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Gender and indirectness: A corpus study investigating imperatives and tag questions
Stockholm University, Faculty of Humanities, Department of English.
2014 (English)Independent thesis Basic level (degree of Bachelor), 10 credits / 15 HE creditsStudent thesis
Abstract [en]

There has been some controversy concerning the subject of gender and indirectness in discourse over the years. The goal of this essay is to investigate four major approaches to gender and indirectness for the purpose of distinguishing the most relevant one. The first three ways of approaching gender and indirectness, the theory of deficit, the theory of dominance and the theory of difference claim that there is a measurable difference between genders but they cannot concur on why such a difference exists. The theory of deficit and the theory dominance claim that the difference is socially structured, while the theory of difference claims it is because of inherent nature. The fourth approach, the dynamic/social constructionist approach, does not agree with previous approaches and claims instead that other factors are more important when analyzing why some people are more indirect than others, for example age, class and ethnicity. This essay investigates the topic of indirectness by studying tag questions and imperatives and the data used in this essay was collected from the British National Corpus. The search queries used in the British National Corpus were please and come for imperatives and hasn’t and wasn’t for tag questions. The result of this essay is consistent with the results from the fourth approach, the theory of dynamic/social constructionist as no measurable difference could be found between the genders.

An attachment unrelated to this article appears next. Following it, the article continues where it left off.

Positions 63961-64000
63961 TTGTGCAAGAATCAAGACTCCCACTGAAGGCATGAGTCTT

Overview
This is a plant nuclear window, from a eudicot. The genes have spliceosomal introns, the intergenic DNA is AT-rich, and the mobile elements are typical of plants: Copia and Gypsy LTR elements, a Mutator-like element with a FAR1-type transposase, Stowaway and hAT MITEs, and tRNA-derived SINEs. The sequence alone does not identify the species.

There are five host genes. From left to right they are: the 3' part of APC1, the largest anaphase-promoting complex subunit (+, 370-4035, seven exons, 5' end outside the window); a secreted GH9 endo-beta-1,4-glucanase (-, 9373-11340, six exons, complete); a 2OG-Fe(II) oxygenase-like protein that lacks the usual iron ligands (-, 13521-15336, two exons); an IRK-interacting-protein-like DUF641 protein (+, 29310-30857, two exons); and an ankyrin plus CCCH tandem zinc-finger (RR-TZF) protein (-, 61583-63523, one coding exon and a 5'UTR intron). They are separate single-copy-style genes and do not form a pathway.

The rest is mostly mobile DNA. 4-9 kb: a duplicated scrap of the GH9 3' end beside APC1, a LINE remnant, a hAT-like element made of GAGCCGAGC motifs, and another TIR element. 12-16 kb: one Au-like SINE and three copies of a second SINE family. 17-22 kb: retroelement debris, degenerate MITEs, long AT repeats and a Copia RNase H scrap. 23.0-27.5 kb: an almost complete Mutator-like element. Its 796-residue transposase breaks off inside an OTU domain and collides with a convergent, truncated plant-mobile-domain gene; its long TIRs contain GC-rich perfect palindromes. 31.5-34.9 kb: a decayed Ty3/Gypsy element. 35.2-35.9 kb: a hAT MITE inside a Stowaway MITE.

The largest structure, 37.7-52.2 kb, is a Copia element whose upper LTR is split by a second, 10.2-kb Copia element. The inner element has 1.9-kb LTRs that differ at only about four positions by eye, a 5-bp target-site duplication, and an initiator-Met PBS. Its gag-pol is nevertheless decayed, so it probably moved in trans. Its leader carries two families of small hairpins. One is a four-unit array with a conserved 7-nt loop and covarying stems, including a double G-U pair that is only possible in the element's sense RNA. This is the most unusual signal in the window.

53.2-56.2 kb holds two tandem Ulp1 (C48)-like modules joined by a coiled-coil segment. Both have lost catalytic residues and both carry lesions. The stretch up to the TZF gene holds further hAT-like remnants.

Place, publisher, year, edition, pages
Keyword [en]
indirectness, imperatives, tag questions, gender, intersectionality
National Category
General Language Studies and Linguistics
URN: urn:nbn:se:su:diva-113047OAI: diva2:782590
2015-01-12, E387, Universitetsvägen 10A, Stockholm, 10:00 (English)
Available from: 2015-01-27 Created: 2015-01-21 Last updated: 2015-01-27Bibliographically approved

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